7 Simple Tips and Tricks for Negotiating Medical Bills

Money 101

7 Simple Tips and Tricks for Negotiating Medical Bills

How to negotiate medical bills successfully

You’re going through your mailbox when you see an envelope from your doctor’s office or the hospital. “Great,” you think, anxious to see what your insurance did not cover from a recent visit to the emergency room or even a routine visit.

Then you open the bill and see a number way bigger than you can afford.

It’s normal to panic, but take a few deep breaths and know that there are solutions to your problem. Here are some tips to help you negotiate those medical bills:

1. Keep notes on your conversations

As you are negotiating a bill, you’ll probably talk to a lot of people at different places. Ask for the name of each person you speak to and note when you spoke to them, what their direct phone number is, and what they told you. Be sure to also write down any incident numbers.

Insider tip:

As frustrating as the situation may be, remember to be firm but kind. People are more willing to help someone if they’re polite.

2. Make sure the bill is accurate

Bills are put together by humans, and humans make mistakes. Go line by line to make sure there wasn’t an error. Look for things like a procedure you never received, one that you already paid for, or one that should have been covered by your insurance.

If you find one, call the company to let them know to remove it from your bill. Or, if you didn’t receive an itemized bill, you can ask for one to be sent to you.

3. Compare it to your EOB

Before you receive your bill, your insurance will typically send an explanation of benefits (EOB). This is a breakdown of what they will cover and what you will be responsible for. When you receive the bill, compare the prices to make sure they match. If not, call your insurance company.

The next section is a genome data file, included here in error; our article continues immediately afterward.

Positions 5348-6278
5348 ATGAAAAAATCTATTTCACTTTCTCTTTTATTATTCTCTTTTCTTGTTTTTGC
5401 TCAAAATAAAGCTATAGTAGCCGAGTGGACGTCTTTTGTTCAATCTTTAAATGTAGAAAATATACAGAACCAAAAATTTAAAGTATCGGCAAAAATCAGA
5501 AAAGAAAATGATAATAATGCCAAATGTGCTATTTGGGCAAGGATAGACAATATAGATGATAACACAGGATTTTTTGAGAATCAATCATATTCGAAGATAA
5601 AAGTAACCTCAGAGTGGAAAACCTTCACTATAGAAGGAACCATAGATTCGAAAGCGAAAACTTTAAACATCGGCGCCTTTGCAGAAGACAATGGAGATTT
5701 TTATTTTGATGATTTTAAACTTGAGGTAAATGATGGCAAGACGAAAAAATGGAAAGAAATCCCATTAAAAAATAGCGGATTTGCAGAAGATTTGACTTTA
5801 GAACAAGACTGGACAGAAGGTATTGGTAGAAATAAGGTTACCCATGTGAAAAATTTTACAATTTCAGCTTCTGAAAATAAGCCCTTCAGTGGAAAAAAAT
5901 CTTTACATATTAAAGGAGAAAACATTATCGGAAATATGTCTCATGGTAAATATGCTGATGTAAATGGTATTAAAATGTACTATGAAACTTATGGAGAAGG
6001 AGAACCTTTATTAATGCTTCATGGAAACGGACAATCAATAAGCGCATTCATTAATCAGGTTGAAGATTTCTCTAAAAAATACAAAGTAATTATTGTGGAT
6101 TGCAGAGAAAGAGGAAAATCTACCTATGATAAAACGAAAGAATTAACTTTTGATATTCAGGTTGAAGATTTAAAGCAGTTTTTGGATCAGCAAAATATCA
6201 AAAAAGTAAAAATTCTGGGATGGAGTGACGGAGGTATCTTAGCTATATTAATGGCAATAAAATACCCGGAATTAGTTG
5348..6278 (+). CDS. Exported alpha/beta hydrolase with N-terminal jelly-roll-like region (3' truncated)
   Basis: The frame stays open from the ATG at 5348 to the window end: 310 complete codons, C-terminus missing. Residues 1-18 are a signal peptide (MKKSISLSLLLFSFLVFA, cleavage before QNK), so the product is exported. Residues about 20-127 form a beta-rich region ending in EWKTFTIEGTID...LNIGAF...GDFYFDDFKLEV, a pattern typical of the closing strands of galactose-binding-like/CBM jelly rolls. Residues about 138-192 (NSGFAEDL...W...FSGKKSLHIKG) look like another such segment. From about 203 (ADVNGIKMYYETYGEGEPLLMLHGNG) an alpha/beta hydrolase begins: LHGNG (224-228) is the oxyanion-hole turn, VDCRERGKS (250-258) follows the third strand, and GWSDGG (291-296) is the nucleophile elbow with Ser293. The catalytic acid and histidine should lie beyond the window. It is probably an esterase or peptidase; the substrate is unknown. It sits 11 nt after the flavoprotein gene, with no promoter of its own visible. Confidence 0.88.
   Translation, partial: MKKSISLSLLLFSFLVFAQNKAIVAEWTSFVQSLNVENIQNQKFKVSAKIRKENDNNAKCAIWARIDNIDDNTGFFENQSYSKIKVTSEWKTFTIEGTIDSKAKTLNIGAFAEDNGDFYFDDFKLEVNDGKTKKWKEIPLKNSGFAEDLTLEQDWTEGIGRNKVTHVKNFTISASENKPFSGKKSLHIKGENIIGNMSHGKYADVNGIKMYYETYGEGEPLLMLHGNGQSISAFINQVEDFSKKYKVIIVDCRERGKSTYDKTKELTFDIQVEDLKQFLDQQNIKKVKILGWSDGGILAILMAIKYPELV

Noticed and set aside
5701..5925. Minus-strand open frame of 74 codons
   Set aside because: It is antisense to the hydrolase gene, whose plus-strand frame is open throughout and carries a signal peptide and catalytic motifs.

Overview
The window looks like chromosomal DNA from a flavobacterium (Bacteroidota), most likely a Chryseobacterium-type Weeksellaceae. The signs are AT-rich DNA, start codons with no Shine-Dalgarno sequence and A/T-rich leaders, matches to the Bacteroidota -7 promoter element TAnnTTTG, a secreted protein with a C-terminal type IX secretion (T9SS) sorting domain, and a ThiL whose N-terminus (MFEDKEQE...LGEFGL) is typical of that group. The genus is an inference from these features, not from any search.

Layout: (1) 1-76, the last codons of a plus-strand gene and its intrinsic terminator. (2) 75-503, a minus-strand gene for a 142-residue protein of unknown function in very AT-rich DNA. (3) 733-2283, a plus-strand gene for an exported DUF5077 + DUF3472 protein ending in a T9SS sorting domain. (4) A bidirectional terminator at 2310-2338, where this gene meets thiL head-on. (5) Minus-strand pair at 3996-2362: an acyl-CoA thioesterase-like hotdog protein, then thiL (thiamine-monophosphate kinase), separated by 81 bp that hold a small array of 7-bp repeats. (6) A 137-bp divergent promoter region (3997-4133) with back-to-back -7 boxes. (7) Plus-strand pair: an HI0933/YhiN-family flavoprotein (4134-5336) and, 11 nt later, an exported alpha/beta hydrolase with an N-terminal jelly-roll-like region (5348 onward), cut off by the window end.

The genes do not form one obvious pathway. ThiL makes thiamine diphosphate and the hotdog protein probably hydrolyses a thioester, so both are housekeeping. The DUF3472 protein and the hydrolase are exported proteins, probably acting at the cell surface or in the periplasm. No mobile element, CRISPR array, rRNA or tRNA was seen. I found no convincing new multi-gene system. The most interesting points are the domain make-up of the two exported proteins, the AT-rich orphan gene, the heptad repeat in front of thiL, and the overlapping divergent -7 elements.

4. Out of network billing

For a procedure, you probably saw more health care providers than just your regular doctor. If they’re not in your health insurance network, their services will be more expensive. You may be charged the difference.

However, if you live in California, Connecticut, Florida, Illinois, Maryland, or New York, those states protect the patient from what is called “balance billing.” They require that the other fees be the same as your in-network doctors. Even if you don’t live in those states, check to see what is allowed where you live and if you were overcharged. 

5. Call your insurance

If talking to the doctor or hospital is not getting you anywhere, call your insurance company to find out why certain procedures were not covered. It might be that the wrong medical code was entered. If they stand by not covering something, file an appeal. 

In the case where your doctor also feels insurance should cover it—for example, it was a medically necessary procedure—they can help you put together an argument.

6. See if a payment plan can be set up

If everything on the bill is correct, but you simply cannot afford to pay it off right away, talk to the billing office to find out if there is anything they can do. Ask about discounts or if any fees can be waived. Many hospitals have interest-free payment plans.

7. Ask about medical forgiveness

If there’s simply no way you can pay, not even with a payment plan, ask if there is a financial assistance or medical forgiveness program. You will have to prove that you are unable to pay the bill, such as providing tax returns or documentation that you are unable to work due to disability or otherwise.

Bonus money saving tips!

Want some more tips on saving money on medical bills? We’ve got them for you!

Ask about samples and coupons

There’s a medication your doctor wants you to take…but your insurance doesn’t cover it, or it’s too expensive. Ask your doctor if they have samples, or if they have coupons from the pharmaceutical company to help reduce the cost.

Does your doctor have a sliding scale?

Some doctors don’t accept health insurance or they may not accept yours. If you feel strongly about keeping them as your doctor, ask if they have a sliding scale for their services. Some doctors are willing to charge less knowing that you will be coming to see them often or if you are low income.

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